The American College of Surgeons (ACS) Board of Governors’ Surgical Care Delivery Workgroup developed the following revised statement, which the ACS Board of Regents approved at its June 2017 meeting in Chicago, IL. The original statement was developed by the Board of Governors and approved by the Board of Regents in 1998 as the Statement on the Use of Proprietary Guidelines by Managed Care Organizations.*
The ACS is committed to protecting the patient’s health and well-being and the physician’s role in delivering efficient, appropriate, and comprehensive health care.
The ACS Board of Governors recognizes new government regulations and alternative payment models are transforming the delivery of care throughout the U.S. To ensure the voice of physicians and surgeons is audible in the new health care landscape, the ACS Board of Governors is proactively putting forth guidelines on the role of the patient, the physician, and the government in health care.
General concepts about guidelines
- Guidelines, like medical care, must be evidence-based, reduce unnecessary variation in care, and always put the safety of patients first.
- Guidelines should allow for variations in patient condition and provide options to account for severity of illness and comorbidities.
- Guidelines should allow for local resource and staff considerations, regional differences in community standards of care, and community needs.
- Guidelines should be formulated to consider the totality of an episode of care. For example, discharge criteria should consider the aftercare resources that are available to the patient, such as convalescent care, home care, hospice care, family availability, and so on.
- Guidelines should never be used as a basis for disciplinary action or litigation if the physician or surgeon determines that strict adherence to their provisions is not in the patient’s best interest.
Patients should have the freedom to choose their own physician and engage in shared decision making regarding their care. Patients should be encouraged to choose care that meets the following criteria:
- Supported by evidence
- Doesn’t duplicate tests or procedures already completed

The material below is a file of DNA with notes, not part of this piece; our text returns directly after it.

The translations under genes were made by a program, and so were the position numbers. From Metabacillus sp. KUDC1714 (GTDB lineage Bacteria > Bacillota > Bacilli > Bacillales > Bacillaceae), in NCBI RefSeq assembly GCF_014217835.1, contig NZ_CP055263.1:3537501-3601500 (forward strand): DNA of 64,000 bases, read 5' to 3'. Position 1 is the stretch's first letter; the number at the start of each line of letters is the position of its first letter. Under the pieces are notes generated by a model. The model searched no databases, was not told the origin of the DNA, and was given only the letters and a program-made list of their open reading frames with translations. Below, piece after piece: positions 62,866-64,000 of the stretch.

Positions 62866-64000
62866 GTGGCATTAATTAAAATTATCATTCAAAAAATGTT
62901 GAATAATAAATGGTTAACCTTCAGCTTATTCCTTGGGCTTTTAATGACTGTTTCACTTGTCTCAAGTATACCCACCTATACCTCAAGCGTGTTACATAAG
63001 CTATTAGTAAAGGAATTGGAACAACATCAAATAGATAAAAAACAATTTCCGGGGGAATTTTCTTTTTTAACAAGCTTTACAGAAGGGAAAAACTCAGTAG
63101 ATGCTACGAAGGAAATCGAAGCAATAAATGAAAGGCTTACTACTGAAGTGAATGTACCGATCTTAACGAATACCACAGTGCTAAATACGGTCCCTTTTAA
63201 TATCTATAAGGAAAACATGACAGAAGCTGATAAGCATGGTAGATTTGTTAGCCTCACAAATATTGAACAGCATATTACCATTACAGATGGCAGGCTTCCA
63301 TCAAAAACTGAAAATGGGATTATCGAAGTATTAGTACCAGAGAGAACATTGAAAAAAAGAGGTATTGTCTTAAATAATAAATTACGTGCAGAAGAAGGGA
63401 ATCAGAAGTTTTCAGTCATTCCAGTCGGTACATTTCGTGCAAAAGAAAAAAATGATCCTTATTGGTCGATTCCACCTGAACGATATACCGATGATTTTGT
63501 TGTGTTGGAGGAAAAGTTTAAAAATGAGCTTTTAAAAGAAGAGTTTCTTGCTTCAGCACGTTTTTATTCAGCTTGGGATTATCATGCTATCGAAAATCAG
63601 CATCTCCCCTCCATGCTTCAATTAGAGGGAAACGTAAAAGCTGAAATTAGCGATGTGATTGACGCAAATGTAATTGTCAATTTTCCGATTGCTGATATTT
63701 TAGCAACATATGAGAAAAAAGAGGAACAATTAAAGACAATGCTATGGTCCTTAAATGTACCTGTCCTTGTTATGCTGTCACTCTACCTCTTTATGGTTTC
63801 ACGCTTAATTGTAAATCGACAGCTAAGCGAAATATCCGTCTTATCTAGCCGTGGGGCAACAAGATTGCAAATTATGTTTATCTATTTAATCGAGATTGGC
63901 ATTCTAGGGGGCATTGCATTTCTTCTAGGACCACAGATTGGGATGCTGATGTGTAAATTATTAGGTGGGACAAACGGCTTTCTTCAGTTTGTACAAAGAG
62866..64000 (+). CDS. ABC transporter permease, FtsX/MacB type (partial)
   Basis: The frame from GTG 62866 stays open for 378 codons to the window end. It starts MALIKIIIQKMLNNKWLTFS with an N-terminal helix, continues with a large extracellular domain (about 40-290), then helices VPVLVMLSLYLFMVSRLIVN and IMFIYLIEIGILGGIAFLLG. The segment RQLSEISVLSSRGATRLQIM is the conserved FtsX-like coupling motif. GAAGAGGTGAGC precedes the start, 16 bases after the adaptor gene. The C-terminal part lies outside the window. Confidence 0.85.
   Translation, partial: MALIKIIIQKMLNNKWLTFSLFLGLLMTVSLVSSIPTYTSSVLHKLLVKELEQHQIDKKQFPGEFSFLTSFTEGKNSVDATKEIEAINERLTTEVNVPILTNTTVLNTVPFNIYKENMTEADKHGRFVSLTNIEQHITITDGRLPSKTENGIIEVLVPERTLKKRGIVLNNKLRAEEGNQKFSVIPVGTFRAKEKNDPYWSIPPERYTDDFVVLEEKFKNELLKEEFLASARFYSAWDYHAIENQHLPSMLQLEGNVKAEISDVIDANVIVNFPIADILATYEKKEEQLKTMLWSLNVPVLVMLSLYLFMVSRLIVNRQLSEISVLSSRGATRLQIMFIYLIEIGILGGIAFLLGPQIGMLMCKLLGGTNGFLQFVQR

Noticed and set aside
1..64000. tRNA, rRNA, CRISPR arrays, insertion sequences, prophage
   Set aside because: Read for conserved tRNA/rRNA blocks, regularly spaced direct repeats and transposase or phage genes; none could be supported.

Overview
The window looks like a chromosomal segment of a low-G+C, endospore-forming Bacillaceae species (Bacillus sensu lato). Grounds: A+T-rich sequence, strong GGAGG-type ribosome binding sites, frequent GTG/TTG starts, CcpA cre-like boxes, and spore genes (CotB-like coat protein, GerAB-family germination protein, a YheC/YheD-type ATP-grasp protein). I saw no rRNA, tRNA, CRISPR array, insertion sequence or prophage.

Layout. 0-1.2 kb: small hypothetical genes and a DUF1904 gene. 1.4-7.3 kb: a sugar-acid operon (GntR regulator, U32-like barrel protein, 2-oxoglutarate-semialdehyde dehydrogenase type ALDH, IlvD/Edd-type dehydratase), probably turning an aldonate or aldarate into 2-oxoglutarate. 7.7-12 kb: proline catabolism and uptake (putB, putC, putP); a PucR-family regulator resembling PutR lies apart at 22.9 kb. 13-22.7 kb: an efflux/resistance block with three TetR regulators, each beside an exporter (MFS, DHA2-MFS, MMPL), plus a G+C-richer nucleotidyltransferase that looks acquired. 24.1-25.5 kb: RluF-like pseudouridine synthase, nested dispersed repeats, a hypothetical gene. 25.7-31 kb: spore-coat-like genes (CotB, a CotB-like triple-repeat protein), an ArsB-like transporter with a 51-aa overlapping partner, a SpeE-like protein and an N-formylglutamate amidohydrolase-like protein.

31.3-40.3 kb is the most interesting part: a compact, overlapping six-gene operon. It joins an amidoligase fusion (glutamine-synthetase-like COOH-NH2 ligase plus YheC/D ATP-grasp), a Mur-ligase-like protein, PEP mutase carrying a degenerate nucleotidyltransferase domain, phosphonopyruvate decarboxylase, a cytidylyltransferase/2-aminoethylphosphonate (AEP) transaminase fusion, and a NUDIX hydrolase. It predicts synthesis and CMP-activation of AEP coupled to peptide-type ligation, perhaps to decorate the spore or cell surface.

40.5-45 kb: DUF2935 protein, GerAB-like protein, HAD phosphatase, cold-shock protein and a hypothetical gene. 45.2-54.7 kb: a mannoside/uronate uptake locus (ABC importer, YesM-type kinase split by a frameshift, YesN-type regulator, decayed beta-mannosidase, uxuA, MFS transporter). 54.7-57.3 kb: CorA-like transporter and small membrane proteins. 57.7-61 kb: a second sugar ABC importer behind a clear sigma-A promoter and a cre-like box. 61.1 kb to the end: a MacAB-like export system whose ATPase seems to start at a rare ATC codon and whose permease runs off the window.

- Avoids harm
- Truly necessary
Physicians and surgeons should be involved in the creation, approval, implementation, review, and modification of all guidelines that affect medical care. Physician leaders at hospitals, physician organizations, and individual practitioners should be diligent in the responsible creation, evaluation, and subsequent implementation of guidelines.
Undesirable or unproven guidelines or portions thereof must be rejected and the objections appropriately documented.
Guidelines that are formulated and maintained through this rigorous process should be followed within reason and in good faith, with the patient’s best interest always at the forefront. Exceptional circumstances and variations in patient condition or circumstances should be anticipated and documented. Patterns of exceptions should lead to refinement of the guidelines.
Guidelines for specific disease processes developed by governmental agencies or mandated by legislation should follow nationally accepted evidence-based standards of care, have input from physicians, and always put the safety of the patient first.
Appropriate roles for government are the following:
- Reaffirm the physician’s responsibility for patient care
- Ensure patients have access to health care
- Provide for shared decision making between a patient and physician
The ACS believes that the patient has a right to choose a physician and that the physician has a right to freely direct, without interference, the care of the patient. Guidelines may be used to assist the physician, surgeon, and other health care providers in achieving this goal, but should not impede the process or deviate from this purpose.
*American College of Surgeons. Statement on the Use of Proprietary Guidelines by Managed Care Organizations. 1998;83(3):33-34.